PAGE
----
Christopher started a new job as a “full-stack” developer. Unfortunately, most of the developers are still on the “why do you need anything other than jQuery” school of front-end development, despite efforts to transition their UIs to Vue.

This meant that Christopher didn’t do much backend, and ended up being the mid-level front-end dev, in practice if not in job title.

One of the Vue components was a “Wizard” style component, which was designed to be highly configurable. You supply a JSON description of the Wizard process, and it would generate the UI to navigate you screen-by-screen. Since Christopher was new at the organization, he wanted to understand how the Wizard worked, so he started poking at the code.

He got as far as the stepBack function before deciding he needed to rewrite it from scratch. Christopher assumed that stepBack could be as simple as popping the last element off the array of previous steps, and then update what’s currently displayed. That, however, isn’t what it did at all.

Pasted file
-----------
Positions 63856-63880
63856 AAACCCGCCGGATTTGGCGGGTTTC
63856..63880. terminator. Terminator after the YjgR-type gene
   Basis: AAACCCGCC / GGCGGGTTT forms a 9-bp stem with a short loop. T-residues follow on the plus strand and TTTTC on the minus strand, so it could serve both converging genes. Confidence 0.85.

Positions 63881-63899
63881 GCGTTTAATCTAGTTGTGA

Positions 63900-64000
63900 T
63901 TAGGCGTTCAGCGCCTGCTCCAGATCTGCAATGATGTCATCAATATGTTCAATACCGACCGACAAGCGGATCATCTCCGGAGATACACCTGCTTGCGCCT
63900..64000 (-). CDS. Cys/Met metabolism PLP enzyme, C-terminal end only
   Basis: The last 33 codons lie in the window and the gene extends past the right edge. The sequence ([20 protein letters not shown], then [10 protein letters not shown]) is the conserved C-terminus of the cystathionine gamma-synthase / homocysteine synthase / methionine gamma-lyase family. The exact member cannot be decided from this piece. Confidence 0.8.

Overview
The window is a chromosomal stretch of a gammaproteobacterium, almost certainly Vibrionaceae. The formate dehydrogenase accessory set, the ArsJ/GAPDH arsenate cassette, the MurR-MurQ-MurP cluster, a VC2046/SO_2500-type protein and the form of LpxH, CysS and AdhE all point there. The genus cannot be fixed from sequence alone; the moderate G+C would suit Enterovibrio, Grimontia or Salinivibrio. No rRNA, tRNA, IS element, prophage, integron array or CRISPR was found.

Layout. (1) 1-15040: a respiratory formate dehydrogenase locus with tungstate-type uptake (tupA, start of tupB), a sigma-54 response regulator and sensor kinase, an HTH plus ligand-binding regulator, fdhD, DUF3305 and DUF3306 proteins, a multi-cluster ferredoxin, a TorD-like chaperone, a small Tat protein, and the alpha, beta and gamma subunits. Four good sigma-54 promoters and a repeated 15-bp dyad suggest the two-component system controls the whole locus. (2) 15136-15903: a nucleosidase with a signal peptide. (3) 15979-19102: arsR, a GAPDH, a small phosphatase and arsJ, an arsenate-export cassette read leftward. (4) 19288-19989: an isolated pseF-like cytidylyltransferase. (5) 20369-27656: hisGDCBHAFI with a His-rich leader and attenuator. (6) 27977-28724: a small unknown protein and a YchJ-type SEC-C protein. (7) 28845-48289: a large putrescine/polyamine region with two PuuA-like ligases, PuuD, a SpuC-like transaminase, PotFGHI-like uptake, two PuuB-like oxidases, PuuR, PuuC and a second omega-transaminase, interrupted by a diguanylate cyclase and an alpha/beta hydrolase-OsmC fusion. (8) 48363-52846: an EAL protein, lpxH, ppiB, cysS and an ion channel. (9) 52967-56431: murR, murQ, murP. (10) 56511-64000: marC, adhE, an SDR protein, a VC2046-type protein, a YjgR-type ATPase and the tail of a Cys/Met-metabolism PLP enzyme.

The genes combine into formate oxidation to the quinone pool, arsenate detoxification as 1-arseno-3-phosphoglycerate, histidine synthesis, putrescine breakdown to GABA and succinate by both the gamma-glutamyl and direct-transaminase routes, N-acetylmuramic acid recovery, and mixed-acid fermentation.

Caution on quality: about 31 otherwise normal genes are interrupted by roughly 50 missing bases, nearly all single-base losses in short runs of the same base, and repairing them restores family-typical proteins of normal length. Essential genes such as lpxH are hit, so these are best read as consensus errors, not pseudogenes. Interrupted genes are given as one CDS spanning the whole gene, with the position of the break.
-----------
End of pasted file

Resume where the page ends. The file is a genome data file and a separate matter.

stepBack () {
  let pastItems = []
  for (var i in this.pastStepsIds) {
    if (pastItems.length === 0) {
    for (var j in pastItems) {
      if (pastItems[j] === this.pastStepsIds[i]) {
  if (pastItems.length) {
    this.showAnswer = false
    this.currentStep = this.changeTextStep(this.getStepById(pastItems[pastItems.length - 1]))

Step IDs were named things like "welcome", "more-info", and "collect-user-info". pastStepsIds would contain an array of all of those.

What this code does is take the pastStepsIds and copies it into a local pastItems array. Except it’s not a straightforward copy, because of the inner for loop, which examines each item in the local array, and if the current item in the pastStepsIds array is equal to that item, we skip back to the beginning of the inner for loop.

The result is that this doesn’t copy the array, but exponentiates it. If the pastStepsIds looked something like ["welcome", "more-info", "collect-user-info", "confirm"], the loops would create: ["welcome", "more-info", "collect-user-info", "collect-user-info", "confirm", "confirm", "confirm"].

If that array has more than zero elements in it, we’ll return to the last step in the pastItems array.

Christopher spent a good bit of time thinking, “WHYYYYYYY?”. After some consideration, he decided that he didn’t deserve this code, and re-wrote it. In one day, he reimplemented the Wizard component, which probably saved him months of effort trying to fight with it in the future.

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